By guest author Nalini Kumar Muppala
Smartphones have been the handset market’s savior in the market slump of 2009. Although the overall handset market shrunk nearly 7%, the smartphone market grew at a healthy 15%. The significance is clear, and every company in the phone business – hardware, software, carriers – wants to be part of this lucrative, growing market and is making every effort to get it right. Over a series of posts, I will express my observations and opinions on this dynamic ecosystem.
A note on the numbers: Data for this series of posts is sourced from company data, ABI Research, Forward Concepts, Gartner, iSuppli, Linley Gwennap, and Tomi Ahonen.
To put things in perspective, let’s look at the overall handset market for 2009.
In spite of losing some ground, Nokia still leads by a big margin. Samsung and LG gained while Motorola and Sony-Ericsson lost a lot of ground that they hope to recover this year.
To understand the smartphone ecosystem, let’s begin with the market share. Despite all the media frenzy around Apple and its flagship device, the iPhone, Nokia is far ahead of the rest of the pack in the worldwide market.
Smartphones made up 15% of all phones sold in 2009 and 13% of the total installed base. On a y-o-y basis smartphone shipments increased 15% in 2009 to a total of 175 million units. Even though the top five vendors taking took a bigger combined share than the previous year, 2009 saw many new entrants who hope to see their fortunes improve this year.
Notice how Nokia dominates both tables above. Although it has had less traction in the U.S. market, Nokia is the elephant and no one else comes close to the complete dominance and success it has had in the overall global handset market worldwide. We saw how the handset silicon vendor market reshaped as Nokia announced, in 2007, its plan to diversify its suppliers. Such is the power of this mammoth. Still, Nokia has been quick to form alliances in an effort to retain its market leadership.
Nokia recently teamed with Microsoft for applications – it plans to offer Office tools on its smartphones this year – and Intel for OS – going forward, Nokia’s premium smartphones will be powered by Maemo OS while the rest will continue to be powered by Symbian OS. This power of the big guns is not to be underestimated. Nokia has the momentum and has these new alliances in place to keep it up. However, the sheer size of its market share puts its dominance at risk. There is competition from every PC maker that wants to enter the smartphone market and every phone maker that wants to strengthen its smartphone position.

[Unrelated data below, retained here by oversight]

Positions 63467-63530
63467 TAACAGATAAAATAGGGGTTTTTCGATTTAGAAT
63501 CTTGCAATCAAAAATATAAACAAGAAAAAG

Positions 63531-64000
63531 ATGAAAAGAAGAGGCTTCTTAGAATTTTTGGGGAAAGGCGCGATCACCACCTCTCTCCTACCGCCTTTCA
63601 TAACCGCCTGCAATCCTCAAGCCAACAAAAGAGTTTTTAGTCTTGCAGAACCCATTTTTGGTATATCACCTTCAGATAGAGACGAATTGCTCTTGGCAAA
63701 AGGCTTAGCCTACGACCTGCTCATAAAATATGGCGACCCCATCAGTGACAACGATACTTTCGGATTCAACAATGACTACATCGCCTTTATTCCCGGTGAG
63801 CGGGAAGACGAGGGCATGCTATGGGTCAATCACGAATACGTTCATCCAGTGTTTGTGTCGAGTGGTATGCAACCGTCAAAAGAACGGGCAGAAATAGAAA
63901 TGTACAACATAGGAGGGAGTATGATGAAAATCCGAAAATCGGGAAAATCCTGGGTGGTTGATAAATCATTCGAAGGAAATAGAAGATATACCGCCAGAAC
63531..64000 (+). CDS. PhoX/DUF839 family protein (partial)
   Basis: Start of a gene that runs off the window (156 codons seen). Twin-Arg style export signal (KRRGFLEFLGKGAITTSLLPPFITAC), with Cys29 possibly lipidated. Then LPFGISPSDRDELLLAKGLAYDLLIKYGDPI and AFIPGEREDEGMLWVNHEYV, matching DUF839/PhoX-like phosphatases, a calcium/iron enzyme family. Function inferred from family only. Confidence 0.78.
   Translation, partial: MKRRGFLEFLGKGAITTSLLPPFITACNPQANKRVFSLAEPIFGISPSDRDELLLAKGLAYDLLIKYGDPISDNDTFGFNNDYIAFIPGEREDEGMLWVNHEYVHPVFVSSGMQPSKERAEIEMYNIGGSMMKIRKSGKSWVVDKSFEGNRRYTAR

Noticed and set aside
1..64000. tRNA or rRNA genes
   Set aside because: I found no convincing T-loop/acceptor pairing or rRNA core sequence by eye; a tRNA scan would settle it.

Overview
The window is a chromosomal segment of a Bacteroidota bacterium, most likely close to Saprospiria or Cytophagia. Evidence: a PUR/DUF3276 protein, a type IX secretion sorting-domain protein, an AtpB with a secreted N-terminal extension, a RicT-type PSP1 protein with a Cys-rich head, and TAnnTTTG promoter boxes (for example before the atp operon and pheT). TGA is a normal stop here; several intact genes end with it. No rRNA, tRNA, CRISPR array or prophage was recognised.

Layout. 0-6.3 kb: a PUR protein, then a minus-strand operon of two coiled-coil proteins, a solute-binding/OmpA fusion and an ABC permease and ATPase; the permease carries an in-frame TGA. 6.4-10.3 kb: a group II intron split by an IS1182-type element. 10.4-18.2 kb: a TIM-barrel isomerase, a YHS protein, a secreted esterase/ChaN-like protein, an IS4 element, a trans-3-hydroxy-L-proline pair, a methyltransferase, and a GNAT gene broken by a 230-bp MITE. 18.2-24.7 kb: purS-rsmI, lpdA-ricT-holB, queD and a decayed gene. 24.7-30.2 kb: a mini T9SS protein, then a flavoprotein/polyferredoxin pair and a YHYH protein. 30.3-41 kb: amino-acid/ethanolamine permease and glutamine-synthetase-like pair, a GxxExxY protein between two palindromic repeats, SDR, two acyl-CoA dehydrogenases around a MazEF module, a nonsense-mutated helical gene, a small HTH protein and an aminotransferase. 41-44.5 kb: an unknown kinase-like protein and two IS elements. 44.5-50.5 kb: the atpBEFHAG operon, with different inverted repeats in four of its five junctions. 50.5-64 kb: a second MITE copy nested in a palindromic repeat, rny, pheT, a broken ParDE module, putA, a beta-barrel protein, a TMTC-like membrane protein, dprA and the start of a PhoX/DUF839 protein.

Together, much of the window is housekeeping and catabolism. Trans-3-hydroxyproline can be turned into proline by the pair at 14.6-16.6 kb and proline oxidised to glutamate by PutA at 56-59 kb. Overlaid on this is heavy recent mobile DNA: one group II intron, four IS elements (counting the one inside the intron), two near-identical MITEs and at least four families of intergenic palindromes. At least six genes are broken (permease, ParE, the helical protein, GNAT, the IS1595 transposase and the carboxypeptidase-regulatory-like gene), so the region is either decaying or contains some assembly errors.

RIM’s strategy to cater to consumers and go beyond business users has paid off immensely, and it hopes that this trend continues. Its QWERTY phones are popular with consumers –- instant messaging fans have an additional attraction in the BlackBerry instant messaging program, which offers free messaging among BlackBerry users. Business will be as usual for business users.
While Apple has had tremendous success in winning consumers’ hearts with its elegant devices, it has faced an uphill task in making inroads among business and corporate users. In cracking business users, Apple is facing an obstacle in the smartphone market similar to the one it has encountered in personal computer market – a dominant incumbent and the inertia of corporate IT divisions. While Microsoft has entrenched its products in personal computers, RIM, with its flagship BlackBerry, dominates business phones. IT divisions, understandably, want to keep support issues to a minimum. Adding devices powered by different operating systems definitely requires more support infrastructure and investment.
Apple’s success with iPhones has, so far, been limited to rich economies. By Apple’s own account, it has not made many inroads into the Chinese market, where the entry was carefully planned. With the smartphone market set to expand this year and prices set to come down, Apple’s lack of models at various price points to cater to various regions and markets looks to be a big disadvantage. In markets where buyers have to pay the full price of a phone and there are no carrier subsidies, the current price point of the iPhone means that the device is losing to competition from the likes of Nokia’s N series and E series.
When Apple introduced the iPhone in 2007, the phone was touted as a product that would revolutionize the market. It sure did: the unique advantage Apple had at that time is no more. Now many other companies have emulated Apple, and there is a lot of choice and competition.
HTC has gained a lot of attention and good press as the manufacturer of Google’s much-touted Nexus One. HTC was generally considered a contract manufacturer of Windows Mobile phones. However, recently it has recently moved to the Android platform. With the momentum of Android behind it, HTC is poised to make big gains. There will be more on the OS wars in a later post.
It is clear that smartphone features are migrating down to mid- level phones. What, then, will happen to the innovation and ubercool factor of the smartphones of yesteryear? Who will bear the cost of breakthrough innovation and pay to have the latest technology in their gadgets? I think smartphones will be categorized as those at the high end and those aimed at the cost-conscious mass market. The classification terminology might be super phones and smarterphones or something else, but there will be a distinction.
Major players are promising exciting growth in 2010. For instance, Samsung aims to triple its smartphone shipments, LG plans to launch more than 20 smartphones, and Acer aims to more than triple sales, from 3 million in 2009 to more than 10 million in 2011. It is indeed an exciting time for smartphones.
In the next post, we will delve into the profitability aspect of the smartphone business.